Thursday, March 05, 2015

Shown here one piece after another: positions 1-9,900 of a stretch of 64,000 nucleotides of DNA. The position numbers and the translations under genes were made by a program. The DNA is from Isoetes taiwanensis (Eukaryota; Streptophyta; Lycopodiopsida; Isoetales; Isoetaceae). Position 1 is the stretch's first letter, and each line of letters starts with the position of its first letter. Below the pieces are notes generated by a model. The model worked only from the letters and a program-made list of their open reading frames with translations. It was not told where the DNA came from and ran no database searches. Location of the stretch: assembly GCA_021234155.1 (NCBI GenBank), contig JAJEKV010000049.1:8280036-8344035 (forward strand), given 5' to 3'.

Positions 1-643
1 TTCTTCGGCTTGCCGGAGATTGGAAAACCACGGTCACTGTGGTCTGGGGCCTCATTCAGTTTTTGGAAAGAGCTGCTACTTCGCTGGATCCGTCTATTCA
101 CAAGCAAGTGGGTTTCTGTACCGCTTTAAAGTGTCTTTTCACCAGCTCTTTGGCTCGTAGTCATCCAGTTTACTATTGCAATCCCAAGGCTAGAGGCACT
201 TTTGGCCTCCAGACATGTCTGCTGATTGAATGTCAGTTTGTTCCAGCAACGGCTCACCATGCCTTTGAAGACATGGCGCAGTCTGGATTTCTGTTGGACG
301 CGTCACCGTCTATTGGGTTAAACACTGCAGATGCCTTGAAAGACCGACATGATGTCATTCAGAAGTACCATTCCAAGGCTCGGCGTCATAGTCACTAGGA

A few quick comments on decision by Feld Entertainment to phase out elephants over the next few season RBBB shows. It's not the end of the world for traditional circus. Astley would certain remind us that the circus ring is the ideal circumference for an equestrian act. Barnum said that the center poles of a circus were elephants and clowns, but James Bailey knew better. Of course elephants and circus have been synonymous for nearly 150 years and they will be missed on the Feld shows (assuming overwhelming public outcry doesn't prompt Feld to reconsider) however elephants are disappearing entirely from every circus... at least not yet. Is this a big win for Animal Rights groups? It's a win but it isn't a knockout. From the beginning of this battle twenty plus years ago circus fans and some circuses (not...I should stress...the Feld shows) have repeated erred in thinking that this was a Left/Right political issue with "Liberals" opposing animals acts while "Conservatives" endorsed them. In reality the philosophy behind both Animal Rights and extremist environmentalism has cut across the Left/Right axis. David Foreman the founder of Earth First was a Nixon Republican. The first serious Congressional legislation proposed to take elephants off the road, the Farr Bill was proposed by a California Democrat and cosponsored by an Alaska Conservative. Fighting AR activists by trying to frame the argument in political terms doesn't work. It's a philosophical debate. As the activists rightly see it, its a market debate. Deprive shows of markets and you win. The activists don't have to convince significant numbers of voters, only a handful of local elected officials for whom it's a "safe" vote. It's hard for pro-circus voices to be heard if they show up ready to fight the wrong war. Are cats next? Almost certainly. Broad bans written to exclude all exotic animals of course cover cats as well as elephants. In places where narrower elephant restrictions are in place, cat restrictions come next. That said, the economics of cat acts are far different. At least in theory, absent Federal legislation cat acts can afford to play smaller less restricted markets and there's still a chance to fight local legislation. Where cat acts fall under "exotics" bans defining exotics becomes an issue. Broadly defining exotics creates grounds for court challenges while narrowly defining exotics leaves wiggle room for "native" species. Dog acts, horse acts, barnyard acts, even camels aren't going away. In the US consumers spend many billions of dollars every year to pamper their "pets." Taking away ligers is one thing, taking away llamas is quite another. That doesn't mean that activists won't try -- but it isn't a battle they can win for another couple generations. Opinions shift and cultures change. Insofar as Animals Rights debates go, demographics may ultimately overwhelm all other arguments. The AR debate is driven by mostly white, mostly middle class activists influencing similar politicians. A generation from now the face of America won't look the same. Want animals on a circus thirty years from now? Don't try to convince 20 year olds, convince children born tomorrow or next week. If activists scored some kind of "win" today the biggest losers may be elephants. Habitats continue to disappear in Asia and activists are vocal in proclaiming the ridiculous notion that extinction is better than captive management. Just as Polar Bears are highly charismatic totems for the climate change debate, elephants should be the totem for the survival of megafauna. As more than a few zoos give up elephants, the last best place to see living, breathing pachyderms has been the circus. Take that away and fewer and fewer people care about their ultimate survival. In better world we would be offered tradeoffs. No elephants on the road...but permits granted to zoos and breeding programs to import asian elephants and better management species survival and bloodlines. Absent that tradeoff elephants lose, circus loses, children lose and ironically at the end of the road AR loses to. What will AR do when they successfully kill off entire species? The particular Hell for that sin won't be a pleasant one. Maybe we'll get lucky and Rand Paul will fix it all... In the meantime..."Hold your horses, here come the elephants!" Don't miss them before their echoes fade away.